Robust, reproducible clinical patterns in hospitalised patients with COVID-19

ISARIC4C Investigators

Research output: Other contributionpeer-review


Severe COVID-19 is characterised by fever, cough, and dyspnoea. Symptoms affecting other organ systems have been reported. The clinical associations of different patterns of symptoms can influence diagnostic and therapeutic decision-making: for example, significant differential therapeutic effects in sub-groups of patients with different severities of respiratory failure have already been reported for the only treatment so far shown to reduce mortality in COVID-19, dexamethasone. We obtained structured clinical data on 68914 patients in the UK (the ISARIC Coronavirus Clinical Characterisation Consortium, 4C) and used a principled, unsupervised clustering approach to partition the first 33468 cases according to symptoms reported at recruitment. We validated our findings in a second group of 35446 cases recruited to ISARIC-4C, and in separate cohort of community cases. A core symptom set of fever, cough, and dyspnoea co-occurred with additional symptoms in three patterns: fatigue and confusion, diarrhoea and vomiting, or productive cough. Presentations with a single reported symptom of dyspnoea or confusion were common, and a subgroup of patients reported few or no symptoms. Patients presenting with gastrointestinal symptoms were more commonly female, had a longer duration of symptoms before presentation, and had lower 30-day mortality. Patients presenting with confusion, with or without core symptoms, were older and had a higher unadjusted mortality. Symptom clusters were highly consistent in replication analysis using a further 35446 individuals subsequently recruited to ISARIC-4C. Similar patterns were externally verified in 4445 patients from a study of self-reported symptoms of mild disease. The large scale of ISARIC-4C study enabled robust, granular discovery and replication of patient clusters. Clinical interpretation is necessary to determine which of these observations have practical utility. We propose that four patterns are usefully distinct from the core symptom groups: gastro-intestinal disease, productive cough, confusion, and pauci-symptomatic presentations. Importantly, each is associated with an in-hospital mortality which differs from that of patients with core symptoms. These observations deepen our understanding of COVID-19 and will influence clinical diagnosis, risk prediction, and future mechanistic and clinical studies.Competing Interest StatementAll authors have completed the ICMJE uniform disclosure form at and declare: during the conduct of the study; JW reports he is an employee of ZOE Global Ltd; TDS reports he has acted as a consultant for ZOE Global Ltd; PJMO reports personal fees from Consultancy, grants from MRC, grants from EU Grant, grants from NIHR Biomedical Research Centre, grants from MRC/GSK, grants from Wellcome Trust, grants from NIHR (HPRU), grants from NIHR Senior Investigator, personal fees from European Respiratory Society, grants from MRC Global Challenge Research Fund, outside the submitted work; and The role of President of the British Society for Immunology was an unpaid appointment but my travel and accommodation at some meetings is provided by the Society; AMD reports grants from Department of Health and Social Care, during the conduct of the study; grants from Wellcome Trust, outside the submitted work; JKB reports grants from DHSC National Institute of Health Research UK, grants from Medical Research Council UK, grants from Wellcome Trust, grants from Fiona Elizabeth Agnew Trust, grants from Intensive Care Society, grants from Chief Scientist Office, during the conduct of the study; MGS reports grants from DHSC National Institute of Health Research UK, grants from Medical Research Council UK, grants from Health Protection Research Unit in Emerging & Zoonotic Infections, University of Liverpool, during the conduct of the study; other from Integrum Scientific LLC, Greensboro, NC, USA, outside the submitted work; the remaining authors declare no competing interests; no financial relationships with any organisations that might h ve an interest in the submitted work in the previous three years; and no other relationships or activities that could appear to have influenced the submitted work. Clinical TrialISRCTN66726260.Clinical Protocolshttps://isaric4c.netFunding StatementThis work is supported by grants from: the National Institute for Health Research (NIHR; award CO-CIN-01), the Medical Research Council (MRC; grant MC_PC_19059), the NIHR Health Protection Research Unit in Emerging and Zoonotic Infections at University of Liverpool in partnership with Public Health England (PHE), in collaboration with Liverpool School of Tropical Medicine and the University of Oxford (NIHR award 200907), Wellcome Trust and Department for International Development (DID; 215091/Z/18/Z), and the Bill and Melinda Gates Foundation (OPP1209135), and Liverpool Experimental Cancer Medicine Centre for providing infrastructure support for this research (grant reference C18616/A25153). The views expressed are those of the authors and not necessarily those of the DHSC, DID, NIHR, MRC, Wellcome Trust, or PHE.Author DeclarationsI confirm all relevant ethical guidelines have been followed, and any necessary IRB and/or ethics committee approvals have been obtained.YesThe details of the IRB/oversight body that provided approval or exemption for the research described are given below:The study was approved by the South Central - Oxford C Research Ethics Committee (13/SC/0149) and by the Scotland A Research Ethics Committee (20/SS/0028).All necessary patient/participant consent has been obtained and the appropriate institutional forms have been archived.YesI understand that all clinical trials and any other prospective interventional studies must be registered with an ICMJE-approved registry, such as I confirm that any such study reported in the manuscript has been registered and the trial registration ID is provided (note: if posting a prospective study registered retrospectively, please provide a statement in the trial ID field explaining why the study was not registered in advance).Yes I have followed all appropriate research reporting guidelines and uploaded the relevant EQUATOR Network research reporting checklist(s) and other pertinent material as supplementary files, if applicable.YesWe welcome applications for data and material access through our Independent Data and Material Access Committee (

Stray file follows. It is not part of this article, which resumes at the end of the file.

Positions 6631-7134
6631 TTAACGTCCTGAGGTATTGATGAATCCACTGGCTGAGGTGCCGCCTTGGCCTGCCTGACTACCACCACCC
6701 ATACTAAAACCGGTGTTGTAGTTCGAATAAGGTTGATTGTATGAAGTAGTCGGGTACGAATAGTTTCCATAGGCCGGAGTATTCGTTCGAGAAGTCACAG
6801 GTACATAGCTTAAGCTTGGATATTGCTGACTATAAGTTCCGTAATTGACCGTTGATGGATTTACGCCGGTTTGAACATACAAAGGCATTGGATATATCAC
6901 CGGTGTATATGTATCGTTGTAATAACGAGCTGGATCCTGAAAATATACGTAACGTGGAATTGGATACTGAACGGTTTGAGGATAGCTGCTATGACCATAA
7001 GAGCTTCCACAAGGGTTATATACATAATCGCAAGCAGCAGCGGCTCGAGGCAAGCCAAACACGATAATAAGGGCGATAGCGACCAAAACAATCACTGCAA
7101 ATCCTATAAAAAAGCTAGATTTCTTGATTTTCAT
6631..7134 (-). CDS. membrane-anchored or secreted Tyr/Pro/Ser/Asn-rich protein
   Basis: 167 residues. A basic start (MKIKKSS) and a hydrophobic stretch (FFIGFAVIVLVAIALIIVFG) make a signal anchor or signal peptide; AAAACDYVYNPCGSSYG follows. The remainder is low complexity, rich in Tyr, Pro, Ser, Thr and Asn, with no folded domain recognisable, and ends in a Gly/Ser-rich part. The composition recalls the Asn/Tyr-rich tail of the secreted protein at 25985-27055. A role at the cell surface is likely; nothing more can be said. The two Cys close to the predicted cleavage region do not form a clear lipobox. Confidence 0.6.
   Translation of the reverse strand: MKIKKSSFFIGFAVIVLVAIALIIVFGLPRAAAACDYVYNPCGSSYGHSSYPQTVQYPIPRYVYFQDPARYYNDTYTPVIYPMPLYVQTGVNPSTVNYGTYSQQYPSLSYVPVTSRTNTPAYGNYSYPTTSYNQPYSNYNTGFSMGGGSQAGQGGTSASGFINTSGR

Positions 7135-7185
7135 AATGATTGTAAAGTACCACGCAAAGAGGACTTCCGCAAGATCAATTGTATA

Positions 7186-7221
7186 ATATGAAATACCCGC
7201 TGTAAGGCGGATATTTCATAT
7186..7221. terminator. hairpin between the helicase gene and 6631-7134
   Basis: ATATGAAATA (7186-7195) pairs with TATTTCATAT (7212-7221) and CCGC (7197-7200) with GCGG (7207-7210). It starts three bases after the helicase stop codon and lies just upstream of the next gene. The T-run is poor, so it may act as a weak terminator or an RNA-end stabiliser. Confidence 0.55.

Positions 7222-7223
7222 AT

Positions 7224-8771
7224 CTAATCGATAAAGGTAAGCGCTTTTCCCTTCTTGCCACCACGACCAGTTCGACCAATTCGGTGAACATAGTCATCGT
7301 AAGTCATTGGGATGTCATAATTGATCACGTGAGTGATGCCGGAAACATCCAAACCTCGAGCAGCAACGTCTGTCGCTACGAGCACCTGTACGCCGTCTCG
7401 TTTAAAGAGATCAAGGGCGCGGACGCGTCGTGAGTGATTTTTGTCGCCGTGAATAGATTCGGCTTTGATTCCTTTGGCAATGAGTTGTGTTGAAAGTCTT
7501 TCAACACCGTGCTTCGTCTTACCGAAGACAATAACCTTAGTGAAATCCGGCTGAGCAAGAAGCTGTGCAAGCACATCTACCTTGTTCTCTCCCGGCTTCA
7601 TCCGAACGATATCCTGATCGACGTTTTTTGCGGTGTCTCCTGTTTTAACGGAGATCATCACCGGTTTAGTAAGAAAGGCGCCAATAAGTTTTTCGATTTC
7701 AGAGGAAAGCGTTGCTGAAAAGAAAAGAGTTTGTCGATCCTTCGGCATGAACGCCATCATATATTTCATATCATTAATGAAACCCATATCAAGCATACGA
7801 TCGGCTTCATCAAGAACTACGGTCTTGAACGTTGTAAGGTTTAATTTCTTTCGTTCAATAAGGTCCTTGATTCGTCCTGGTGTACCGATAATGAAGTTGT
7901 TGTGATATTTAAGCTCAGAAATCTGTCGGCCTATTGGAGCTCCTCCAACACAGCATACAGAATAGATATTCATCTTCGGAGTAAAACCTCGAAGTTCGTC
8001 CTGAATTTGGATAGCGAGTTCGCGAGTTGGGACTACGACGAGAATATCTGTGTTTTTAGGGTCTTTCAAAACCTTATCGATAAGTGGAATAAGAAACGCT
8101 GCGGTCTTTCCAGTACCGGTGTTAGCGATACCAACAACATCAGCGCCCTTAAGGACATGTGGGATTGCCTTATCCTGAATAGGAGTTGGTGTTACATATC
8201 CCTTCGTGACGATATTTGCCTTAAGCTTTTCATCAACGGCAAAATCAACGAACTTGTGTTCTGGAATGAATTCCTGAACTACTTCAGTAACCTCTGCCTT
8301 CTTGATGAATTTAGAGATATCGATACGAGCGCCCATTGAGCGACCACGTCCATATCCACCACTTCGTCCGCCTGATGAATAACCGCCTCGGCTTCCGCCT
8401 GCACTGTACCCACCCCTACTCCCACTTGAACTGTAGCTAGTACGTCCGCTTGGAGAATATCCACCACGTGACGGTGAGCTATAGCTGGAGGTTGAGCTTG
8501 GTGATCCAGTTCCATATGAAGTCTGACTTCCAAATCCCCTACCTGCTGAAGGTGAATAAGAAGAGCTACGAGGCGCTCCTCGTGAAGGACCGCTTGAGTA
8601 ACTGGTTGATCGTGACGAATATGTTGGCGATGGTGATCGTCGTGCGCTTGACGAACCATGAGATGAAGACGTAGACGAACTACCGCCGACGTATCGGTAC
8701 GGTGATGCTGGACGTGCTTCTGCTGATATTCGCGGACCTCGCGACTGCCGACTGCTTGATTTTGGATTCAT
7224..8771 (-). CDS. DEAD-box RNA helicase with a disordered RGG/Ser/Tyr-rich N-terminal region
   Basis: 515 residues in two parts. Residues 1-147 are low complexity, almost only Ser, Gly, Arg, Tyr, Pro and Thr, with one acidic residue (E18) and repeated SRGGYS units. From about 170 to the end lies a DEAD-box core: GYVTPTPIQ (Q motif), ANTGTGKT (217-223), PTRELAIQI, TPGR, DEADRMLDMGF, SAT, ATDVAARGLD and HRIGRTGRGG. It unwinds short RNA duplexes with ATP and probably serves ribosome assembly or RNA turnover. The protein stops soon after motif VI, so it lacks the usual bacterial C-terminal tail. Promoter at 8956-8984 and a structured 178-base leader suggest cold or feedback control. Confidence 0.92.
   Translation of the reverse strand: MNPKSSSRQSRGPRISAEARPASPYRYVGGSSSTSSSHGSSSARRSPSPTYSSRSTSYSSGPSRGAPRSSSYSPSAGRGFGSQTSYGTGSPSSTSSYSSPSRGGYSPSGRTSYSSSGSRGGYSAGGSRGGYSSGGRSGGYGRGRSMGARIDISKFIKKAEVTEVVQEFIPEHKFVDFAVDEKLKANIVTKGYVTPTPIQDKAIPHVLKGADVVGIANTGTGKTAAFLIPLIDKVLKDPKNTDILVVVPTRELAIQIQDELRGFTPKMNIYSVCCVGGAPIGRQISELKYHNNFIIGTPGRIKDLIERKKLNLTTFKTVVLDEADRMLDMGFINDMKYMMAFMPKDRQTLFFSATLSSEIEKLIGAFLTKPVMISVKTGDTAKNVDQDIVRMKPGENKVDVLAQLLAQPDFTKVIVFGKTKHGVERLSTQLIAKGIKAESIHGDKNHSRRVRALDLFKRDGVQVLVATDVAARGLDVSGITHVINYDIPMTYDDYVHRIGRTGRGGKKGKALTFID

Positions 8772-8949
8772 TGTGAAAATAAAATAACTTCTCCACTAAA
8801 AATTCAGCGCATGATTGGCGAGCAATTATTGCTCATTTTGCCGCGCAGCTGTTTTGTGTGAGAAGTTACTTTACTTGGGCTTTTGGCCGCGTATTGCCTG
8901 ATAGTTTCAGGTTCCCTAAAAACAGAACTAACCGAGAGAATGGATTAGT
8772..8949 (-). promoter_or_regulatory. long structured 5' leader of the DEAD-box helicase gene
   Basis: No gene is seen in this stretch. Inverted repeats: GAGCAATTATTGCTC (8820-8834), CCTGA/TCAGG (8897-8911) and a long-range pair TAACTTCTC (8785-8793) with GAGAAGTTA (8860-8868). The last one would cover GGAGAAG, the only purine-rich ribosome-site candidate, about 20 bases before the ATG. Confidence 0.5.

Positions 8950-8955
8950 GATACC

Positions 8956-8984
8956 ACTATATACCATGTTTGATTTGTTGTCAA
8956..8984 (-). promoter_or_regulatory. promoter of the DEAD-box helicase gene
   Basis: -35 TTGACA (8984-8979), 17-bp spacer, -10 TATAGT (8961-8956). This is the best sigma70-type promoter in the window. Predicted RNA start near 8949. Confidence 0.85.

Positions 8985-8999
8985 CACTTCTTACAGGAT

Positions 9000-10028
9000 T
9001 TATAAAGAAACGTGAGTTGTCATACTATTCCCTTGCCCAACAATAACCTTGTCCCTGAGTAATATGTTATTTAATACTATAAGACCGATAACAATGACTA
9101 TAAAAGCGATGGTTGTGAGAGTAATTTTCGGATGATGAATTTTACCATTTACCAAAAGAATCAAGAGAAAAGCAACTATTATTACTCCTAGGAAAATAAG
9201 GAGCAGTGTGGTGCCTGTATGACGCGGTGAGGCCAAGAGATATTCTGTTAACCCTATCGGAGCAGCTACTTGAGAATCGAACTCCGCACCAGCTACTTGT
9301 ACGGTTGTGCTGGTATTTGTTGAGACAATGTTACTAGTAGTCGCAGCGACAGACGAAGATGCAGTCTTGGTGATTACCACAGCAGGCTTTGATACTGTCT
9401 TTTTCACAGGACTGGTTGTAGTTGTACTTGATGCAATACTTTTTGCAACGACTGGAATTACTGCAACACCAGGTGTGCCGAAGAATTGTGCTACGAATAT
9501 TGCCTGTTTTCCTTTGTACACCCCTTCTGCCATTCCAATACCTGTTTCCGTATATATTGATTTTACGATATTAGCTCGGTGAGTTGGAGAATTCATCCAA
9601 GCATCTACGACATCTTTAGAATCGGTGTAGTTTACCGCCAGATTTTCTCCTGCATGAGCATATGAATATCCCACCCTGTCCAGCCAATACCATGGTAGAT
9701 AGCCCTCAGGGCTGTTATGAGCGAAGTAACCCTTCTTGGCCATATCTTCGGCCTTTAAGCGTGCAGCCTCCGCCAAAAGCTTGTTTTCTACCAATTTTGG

Original languageEnglish
Publication statusPublished - 1 Oct 2020

Publication series

PublisherCold Spring Harbor Laboratory Press